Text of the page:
It's not fair to paint Google or any company with too broad of a brush. Web search and maps are truly useful products (though I would gladly pay for them instead of being treated as the product and having my data used for all kinds of purposes beyond my control. Their more recent products have felt like an attempt to recreate or capitalize on that original magic - though they do offer some additional conveniences, very few of them are truly new or bring us things that we never would have had before. Without Gmail, I'd still use email - and my email probably wouldn't be the target of algorithms trying to decide what to sell me. Without Docs and Sheets, my access to my documents wouldn't be as convenient, but I would still write, track my finances, and do the other things I do with GSuite products.

Facebook - don't even get me started. I think most of us can agree that Facebook is a cesspool of fake news, unnecessary apps, and notifications. The small amount of value this product has generated for me (allowing me to get in touch with a few high school and college friends that I otherwise wouldn't have had contact info for) has been vastly outweighed by the costs imposed on me (time lost, bad information provided, anxiety over my data being misused or compromised, etc.). Facebook has rocketed past simply being an annoyance and a time suck, and ascended to the lofty realm of actually threatening the integrity of our democracy.  Fake news, driven largely by social media's inscrutable algorithms, is poisoning the well with false information, much of which is designed to be intentionally misleading in order to trigger partisan outrage or, even worse, make people distrust politics and other people altogether. Alarmingly, as part of a plan for world domination, it has exported this apparatus to billions of people, who are now potentially subject to misinformation and interference in their domestic politics. We cannot have a healthy democratic society on this basis. By this measure, the negative externality losses from Facebook are incalculable - how do you put a price on the existence of free and open society?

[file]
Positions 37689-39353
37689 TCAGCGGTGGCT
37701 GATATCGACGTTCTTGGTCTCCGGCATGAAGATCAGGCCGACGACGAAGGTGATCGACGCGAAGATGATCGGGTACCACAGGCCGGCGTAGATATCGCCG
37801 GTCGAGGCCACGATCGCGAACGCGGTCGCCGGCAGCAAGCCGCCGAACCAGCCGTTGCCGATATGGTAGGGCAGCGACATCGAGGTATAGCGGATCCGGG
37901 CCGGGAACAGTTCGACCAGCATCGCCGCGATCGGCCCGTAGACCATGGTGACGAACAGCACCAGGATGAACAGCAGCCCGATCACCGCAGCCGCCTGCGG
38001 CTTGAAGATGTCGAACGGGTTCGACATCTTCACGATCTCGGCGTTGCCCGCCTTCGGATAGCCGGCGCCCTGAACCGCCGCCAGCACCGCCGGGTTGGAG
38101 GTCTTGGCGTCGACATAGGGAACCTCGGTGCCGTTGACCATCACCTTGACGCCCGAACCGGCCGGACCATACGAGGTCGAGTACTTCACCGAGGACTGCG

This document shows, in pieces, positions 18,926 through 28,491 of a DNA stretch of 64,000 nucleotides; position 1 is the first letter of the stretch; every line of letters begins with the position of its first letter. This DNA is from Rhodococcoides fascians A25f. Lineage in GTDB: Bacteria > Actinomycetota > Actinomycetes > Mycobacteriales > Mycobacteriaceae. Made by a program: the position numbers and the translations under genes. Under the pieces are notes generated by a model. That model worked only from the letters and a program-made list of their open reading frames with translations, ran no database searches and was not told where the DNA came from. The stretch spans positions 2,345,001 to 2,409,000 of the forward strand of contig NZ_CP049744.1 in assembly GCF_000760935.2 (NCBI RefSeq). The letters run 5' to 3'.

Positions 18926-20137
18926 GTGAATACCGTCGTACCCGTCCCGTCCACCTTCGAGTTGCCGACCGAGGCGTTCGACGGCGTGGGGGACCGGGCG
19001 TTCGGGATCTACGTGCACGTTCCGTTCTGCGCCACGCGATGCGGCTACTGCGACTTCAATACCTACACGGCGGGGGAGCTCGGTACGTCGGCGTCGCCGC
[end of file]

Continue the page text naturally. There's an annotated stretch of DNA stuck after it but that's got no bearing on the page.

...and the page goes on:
Amazon - Jeff Bezos likes to motivate Amazon employees by telling them that they are building something to tell their grandchildren about. This is true, but for reasons other than the ones he has in mind. We will probably have to have this conversation with our grandchildren, because they will demand answers as to why we built a society in which consumption and maximal convenience were elevated to the highest level of importance, while the environment, people's health and well-being, interpersonal relationships, and other core human values, were relegated to afterthoughts. Amazon exploits its workers (even the high-paid ones) and the environment and destroys social value by refusing to pay its fair share of taxes, relying on third-party arrangements which free Amazon of responsibilities to ensure safety and provide benefits (such as with the network of delivery companies it has helped build to make next-day shipping a reality).